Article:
It's no secret that IBM (NYSE:IBM) is in the midst of a significant business transition. Like others once reliant on the slowing PC market -- Microsoft (NASDAQ:MSFT) immediately comes to mind -- IBM has gone all in on burgeoning new technologies, including the cloud, big data, and the Internet of Things (IoT), along with cognitive computing-based analytics associated with each of these fast-growing markets.

IBM's new-ish business focuses are parts of CEO Ginni Rometty's "strategic imperatives", and each has been bolstered by billions of dollars in acquisitions. In addition to buying up assets to jump-start Rometty's strategic units, IBM has inked several partnerships, including an agreement to work with The Weather Company's massive data sets via IoT and the cloud.

IBM has since taken its alignment with The Weather Company a step further, announcing it will acquire the digital assets -- the deal doesn't include The Weather Channel -- for what is rumored to be north of $2 billion. IBM wouldn't confirm the financial terms of the deal, but it appears to be another whopper.

The question is: when will investors start seeing some return on IBM's multiple investments?

A few specs
In March of this year, IBM said it was committing $3 billion to bring cognitive computing to IoT via its Watson unit. According to IBM, the plan is to buy The Weather Company's massive cloud data platform -- it currently handles over 26 billion inquiries each day -- and let Watson loose on all that information, which will "empower richer and deeper insights" across the super computer's platform.

The arrangement also includes The Weather Channel licensing weather forecast and analytics from IBM. In addition to expanding Watson's capabilities, IBM will utilize all that information to enhance The Weather Company's data-driven web and mobile advertising efforts.

This recent acquisition is the latest in a long line of investments IBM is making in its strategic imperatives. The laundry list of recent cloud, analytics, big data and IoT deals include $1 billion for Merge Healthcare and undisclosed amounts for privately held health and related data firms, including Phytel, Bluebox, Cleversafe, StrongLoop, and a host of others.

The acquisitions are on top of IBM's commitments to build a "Watson world headquarters" in Cambridge, MA., a hub in Silicon Valley, and a host of industry partnerships, all with its strategic imperatives at the core. So what are investors getting in return for all of IBM's spending and efforts?

The envelope please
IBM won't share specifics, but working backwards may give investors an indication of how all the acquisitions and investments in its strategic imperatives are affecting its bottomline.

As per Rometty, IBM's strategic imperatives currently make up 27% of total revenue, with plans to reach 40% by 2018. In Q3 IBM generated $19.3 billion in revenue, which means that $5.2 billion -- 27% of total sales -- were of the strategic imperative variety. After shifting much of its existing business to the cloud, in addition to new revenue, IBM reported that its total cloud revenue was $9.4 billion the trailing 12 months, or $2.35 billion quarterly.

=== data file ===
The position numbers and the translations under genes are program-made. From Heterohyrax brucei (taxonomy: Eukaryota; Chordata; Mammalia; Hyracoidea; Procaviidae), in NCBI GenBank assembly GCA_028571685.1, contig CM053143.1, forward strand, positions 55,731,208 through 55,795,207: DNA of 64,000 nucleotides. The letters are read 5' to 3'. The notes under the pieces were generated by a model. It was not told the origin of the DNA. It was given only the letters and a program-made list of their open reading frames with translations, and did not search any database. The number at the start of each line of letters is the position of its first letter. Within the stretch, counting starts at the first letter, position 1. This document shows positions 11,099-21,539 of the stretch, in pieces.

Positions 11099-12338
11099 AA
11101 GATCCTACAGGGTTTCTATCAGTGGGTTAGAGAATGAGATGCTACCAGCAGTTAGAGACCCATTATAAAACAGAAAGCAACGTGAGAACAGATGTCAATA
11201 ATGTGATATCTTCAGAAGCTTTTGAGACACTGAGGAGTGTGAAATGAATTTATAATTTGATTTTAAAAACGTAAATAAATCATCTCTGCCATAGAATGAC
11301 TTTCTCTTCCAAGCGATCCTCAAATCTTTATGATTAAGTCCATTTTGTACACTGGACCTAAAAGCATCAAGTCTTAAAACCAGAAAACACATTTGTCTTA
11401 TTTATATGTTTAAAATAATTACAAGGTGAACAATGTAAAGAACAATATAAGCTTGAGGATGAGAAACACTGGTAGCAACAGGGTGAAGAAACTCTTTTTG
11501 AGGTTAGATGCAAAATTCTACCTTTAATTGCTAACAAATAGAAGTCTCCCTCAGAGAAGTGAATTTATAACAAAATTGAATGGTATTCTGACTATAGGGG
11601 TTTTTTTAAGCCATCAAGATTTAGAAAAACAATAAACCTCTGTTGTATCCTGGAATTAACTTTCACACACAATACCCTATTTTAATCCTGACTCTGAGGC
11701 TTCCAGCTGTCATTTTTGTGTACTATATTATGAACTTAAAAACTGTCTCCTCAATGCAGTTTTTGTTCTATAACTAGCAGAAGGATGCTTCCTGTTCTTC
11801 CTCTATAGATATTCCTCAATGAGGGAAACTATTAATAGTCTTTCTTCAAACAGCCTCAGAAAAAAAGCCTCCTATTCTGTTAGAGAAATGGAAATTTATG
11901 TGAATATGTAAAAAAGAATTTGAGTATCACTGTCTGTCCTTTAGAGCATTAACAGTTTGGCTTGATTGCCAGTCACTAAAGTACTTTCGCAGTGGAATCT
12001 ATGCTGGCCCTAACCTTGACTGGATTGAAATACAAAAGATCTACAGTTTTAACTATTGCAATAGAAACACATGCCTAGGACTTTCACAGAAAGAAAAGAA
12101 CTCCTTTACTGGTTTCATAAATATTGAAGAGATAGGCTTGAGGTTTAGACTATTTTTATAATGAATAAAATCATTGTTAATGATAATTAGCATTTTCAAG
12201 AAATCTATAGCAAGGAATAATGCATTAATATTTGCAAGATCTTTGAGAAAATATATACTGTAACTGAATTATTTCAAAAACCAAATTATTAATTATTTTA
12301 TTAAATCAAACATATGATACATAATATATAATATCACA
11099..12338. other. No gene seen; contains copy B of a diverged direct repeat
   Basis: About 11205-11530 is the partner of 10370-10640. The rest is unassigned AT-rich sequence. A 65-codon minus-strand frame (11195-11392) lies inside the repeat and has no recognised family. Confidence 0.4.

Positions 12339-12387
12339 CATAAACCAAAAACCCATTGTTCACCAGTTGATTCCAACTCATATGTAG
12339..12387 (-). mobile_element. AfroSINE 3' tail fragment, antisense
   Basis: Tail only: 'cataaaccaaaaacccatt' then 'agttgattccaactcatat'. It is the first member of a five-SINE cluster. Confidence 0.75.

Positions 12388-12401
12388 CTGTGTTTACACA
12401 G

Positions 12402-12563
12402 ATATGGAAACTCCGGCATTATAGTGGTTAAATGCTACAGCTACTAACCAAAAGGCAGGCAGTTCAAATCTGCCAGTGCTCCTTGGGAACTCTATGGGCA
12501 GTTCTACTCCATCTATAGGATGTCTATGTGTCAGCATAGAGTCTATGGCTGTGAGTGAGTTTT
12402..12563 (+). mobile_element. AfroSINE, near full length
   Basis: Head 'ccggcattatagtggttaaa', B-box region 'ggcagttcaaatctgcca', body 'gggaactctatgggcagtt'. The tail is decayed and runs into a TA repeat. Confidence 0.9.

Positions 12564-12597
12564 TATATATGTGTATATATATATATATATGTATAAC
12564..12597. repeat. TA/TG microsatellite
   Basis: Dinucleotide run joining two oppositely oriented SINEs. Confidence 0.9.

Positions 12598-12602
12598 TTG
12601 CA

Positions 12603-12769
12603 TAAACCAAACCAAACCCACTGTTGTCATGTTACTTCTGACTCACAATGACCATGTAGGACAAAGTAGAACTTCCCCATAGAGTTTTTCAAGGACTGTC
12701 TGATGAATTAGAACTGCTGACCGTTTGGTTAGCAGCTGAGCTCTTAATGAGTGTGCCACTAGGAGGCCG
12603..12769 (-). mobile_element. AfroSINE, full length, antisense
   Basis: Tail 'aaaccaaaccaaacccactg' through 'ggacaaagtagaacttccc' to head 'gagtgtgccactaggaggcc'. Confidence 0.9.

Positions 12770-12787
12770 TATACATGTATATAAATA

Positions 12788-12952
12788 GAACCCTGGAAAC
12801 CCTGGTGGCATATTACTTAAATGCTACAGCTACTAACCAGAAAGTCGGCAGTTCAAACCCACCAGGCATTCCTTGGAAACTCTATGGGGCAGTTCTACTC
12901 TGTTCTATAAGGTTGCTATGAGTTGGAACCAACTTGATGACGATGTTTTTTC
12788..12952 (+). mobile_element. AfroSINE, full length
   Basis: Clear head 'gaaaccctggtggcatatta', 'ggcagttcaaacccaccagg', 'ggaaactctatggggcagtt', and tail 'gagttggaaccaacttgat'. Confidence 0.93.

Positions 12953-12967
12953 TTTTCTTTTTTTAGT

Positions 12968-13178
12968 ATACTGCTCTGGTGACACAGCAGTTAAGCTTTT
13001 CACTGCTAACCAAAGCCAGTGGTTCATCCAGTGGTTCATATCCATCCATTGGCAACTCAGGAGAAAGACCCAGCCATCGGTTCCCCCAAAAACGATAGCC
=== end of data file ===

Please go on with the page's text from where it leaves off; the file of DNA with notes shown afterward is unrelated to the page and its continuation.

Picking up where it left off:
That said, approximately $2.35 billion of IBM's $5.2 billion estimated strategic imperative revenue last quarter was cloud-related. An impressive figure, given that Microsoft and its $8.2 billion annual run-rate is widely hailed as the king of the cloud. Based on new cloud sales, Microsoft remains at the top of the heap, but IBM is quickly moving up the ladder.

Based on the aforementioned estimates, big data, analytics, and IoT -- along with mobile and social media -- generated the remainder of IBM's strategic sales of approximately $2.85 billion last quarter ($5.2 billion less the cloud's $2.35 billion in revenue). If that's the case, or anything close to it, IBM investors should be ecstatic. Then again, if it were true, wouldn't IBM share the good news?

The difficulty, and it's a common one when trying to tie down cloud, IoT, and big data industry sales, is investors have no way of knowing exactly what is, and what isn't, included in IBM's strategic imperative revenue calculations. Either way, after so much investment of time and money, it's about time IBM cracked its secretive, strategic imperative doors open a bit so investors can see what all the fuss is about.

This article represents the opinion of the writer, who may disagree with the “official” recommendation position of a Motley Fool premium advisory service. We’re motley! Questioning an investing thesis -- even one of our own -- helps us all think critically about investing and make decisions that help us become smarter, happier, and richer.